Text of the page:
Iceberg Watch: Wilkinson Sword


Today I want to start a new series of posts looking at existing brands that have strong potential to grow if they can leverage the digital opportunities and transform themselves into social meeting points. I call this column “Iceberg Watch” because the idea is to look for hidden potential under the current waterline; and to make a few guesses and suggestions how this potential could be activated and realized.

Wilkinson SwordThe first such brand viewed from my crow’s nest is Wilkinson Sword, the manufacturer of razors. If you look at where the brand currently is, their only ambition seems to be to win the Gillette look-alike award. And if you know that Gillette is owned and run by Procter & Gamble, and what P&G’s strengths are, you also know that this is not a comfortable place for a brand to be.

A look back in Wilkinson’s history shows that this is actually a brand with a juicy story to tell. Which is one of the vital elements for every social brand strategy. The roots of Wilkinson go back to the late 18th century, when the company was started as a sword maker. In the early 1800s, Wilkinson became supplier to the British crown for swords, bayonets and firearms. In 1971, Wilkinson launched the first razor system with disposable blades.

However, after going through an endless chain of acquisitions by big fish that got eaten by even bigger fish, Wilkinson has ended up as global
brand twin to Schick, the US rooted brand with a heritage in electric shaving. To run two brands on one strategy may sound like a clever idea to finance guys. But it means either of them had to shed their “peculiarities”, in other words: get rid of what made them interesting and different.

Wilkinson’s Opportunity

Shaving with an edge. The associative network into which a brand with a bladesmith’s heritage can tap incorporates everything from a sharper cut and trendy facial hairstyles to irreverent attitudes and rites of bold masculinity. Rich material for a vibrant brand personality and differentiating proposition, particularly against the clean-faced conformity of Gillette’s Mr. Mainstream.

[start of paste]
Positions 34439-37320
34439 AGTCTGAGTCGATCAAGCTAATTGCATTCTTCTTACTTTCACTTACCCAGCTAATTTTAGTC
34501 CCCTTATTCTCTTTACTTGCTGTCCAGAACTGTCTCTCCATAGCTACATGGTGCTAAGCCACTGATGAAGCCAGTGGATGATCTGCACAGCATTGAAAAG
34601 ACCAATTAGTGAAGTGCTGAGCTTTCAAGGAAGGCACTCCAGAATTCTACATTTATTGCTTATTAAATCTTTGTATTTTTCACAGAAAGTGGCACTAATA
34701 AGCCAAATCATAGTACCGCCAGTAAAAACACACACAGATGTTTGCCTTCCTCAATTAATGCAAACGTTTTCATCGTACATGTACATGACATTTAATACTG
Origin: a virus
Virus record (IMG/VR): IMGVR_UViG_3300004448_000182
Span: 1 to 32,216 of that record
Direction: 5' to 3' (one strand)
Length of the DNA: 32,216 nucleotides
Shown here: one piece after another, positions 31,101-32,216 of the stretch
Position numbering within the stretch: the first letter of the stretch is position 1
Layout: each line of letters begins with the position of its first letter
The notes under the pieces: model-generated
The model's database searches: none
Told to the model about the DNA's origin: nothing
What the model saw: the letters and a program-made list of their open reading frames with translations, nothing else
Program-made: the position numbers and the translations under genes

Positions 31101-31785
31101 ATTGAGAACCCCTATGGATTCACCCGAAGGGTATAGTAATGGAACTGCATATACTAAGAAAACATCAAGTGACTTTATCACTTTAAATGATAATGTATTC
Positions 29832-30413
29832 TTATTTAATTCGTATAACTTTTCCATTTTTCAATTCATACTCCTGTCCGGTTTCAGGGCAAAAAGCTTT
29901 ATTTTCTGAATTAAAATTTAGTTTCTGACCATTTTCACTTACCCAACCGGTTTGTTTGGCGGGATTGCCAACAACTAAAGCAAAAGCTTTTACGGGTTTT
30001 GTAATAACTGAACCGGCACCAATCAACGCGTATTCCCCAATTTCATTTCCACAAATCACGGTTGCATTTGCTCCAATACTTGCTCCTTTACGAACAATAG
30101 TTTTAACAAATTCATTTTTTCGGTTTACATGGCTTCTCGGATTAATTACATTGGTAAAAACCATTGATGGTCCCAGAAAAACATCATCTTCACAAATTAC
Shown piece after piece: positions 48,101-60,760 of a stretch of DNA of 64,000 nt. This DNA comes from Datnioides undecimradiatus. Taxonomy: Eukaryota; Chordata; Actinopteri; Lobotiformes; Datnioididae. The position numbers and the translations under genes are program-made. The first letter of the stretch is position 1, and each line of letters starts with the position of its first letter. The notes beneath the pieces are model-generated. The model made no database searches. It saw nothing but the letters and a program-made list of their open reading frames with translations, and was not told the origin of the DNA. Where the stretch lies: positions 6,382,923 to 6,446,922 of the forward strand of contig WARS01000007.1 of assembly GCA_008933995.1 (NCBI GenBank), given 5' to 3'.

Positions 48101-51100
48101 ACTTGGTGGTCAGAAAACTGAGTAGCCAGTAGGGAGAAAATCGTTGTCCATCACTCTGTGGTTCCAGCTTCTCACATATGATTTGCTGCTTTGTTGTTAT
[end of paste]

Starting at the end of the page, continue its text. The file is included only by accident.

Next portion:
Wilkinson could become the antidote of daddy’s white collar grooming and address the young new entrants in the market who are just turning from boys to men. It could be the Pepsi to Gillette’s Coke.

… And Their Digital Chance

Competing with Gillette for their mainstream customers with mainstream marketing, advertising in mainstream media would make Wilkinson’s disadvantage even more obvious. In the old days, there was not much of an alternative. Today, they’re galore. Most of them are digital. Particularly when targeting the young, mainstream media isn’t even an option any more.

With its juicy brand story, and a young audience that’s still more excited than tired with the daily bathroom ritual, there’s a good chance for Wilkinson to engage their customers in a sustainable conversation. In a business that is all about repeat purchases, this is a route worth taking a closer look at if you’re not No. 1.

Wilkinson’s Threat

For retailers, the shaving category is a pain in the rear. With a number of different razor generations to stock for Gillette alone, and considerable shoplifting risk for the small but high-priced blades packs, the No. 2 position in this market is in constant jeopardy. Does it turn fast enough to earn its shelfspace? Can we reduce the number of listed items?

Which means for Wilkinson, a change in strategy might well be more than just an opportunity to consider: a matter of survival.

(Shortlink to this post: http://wp.me/pbfMz-deLUc)

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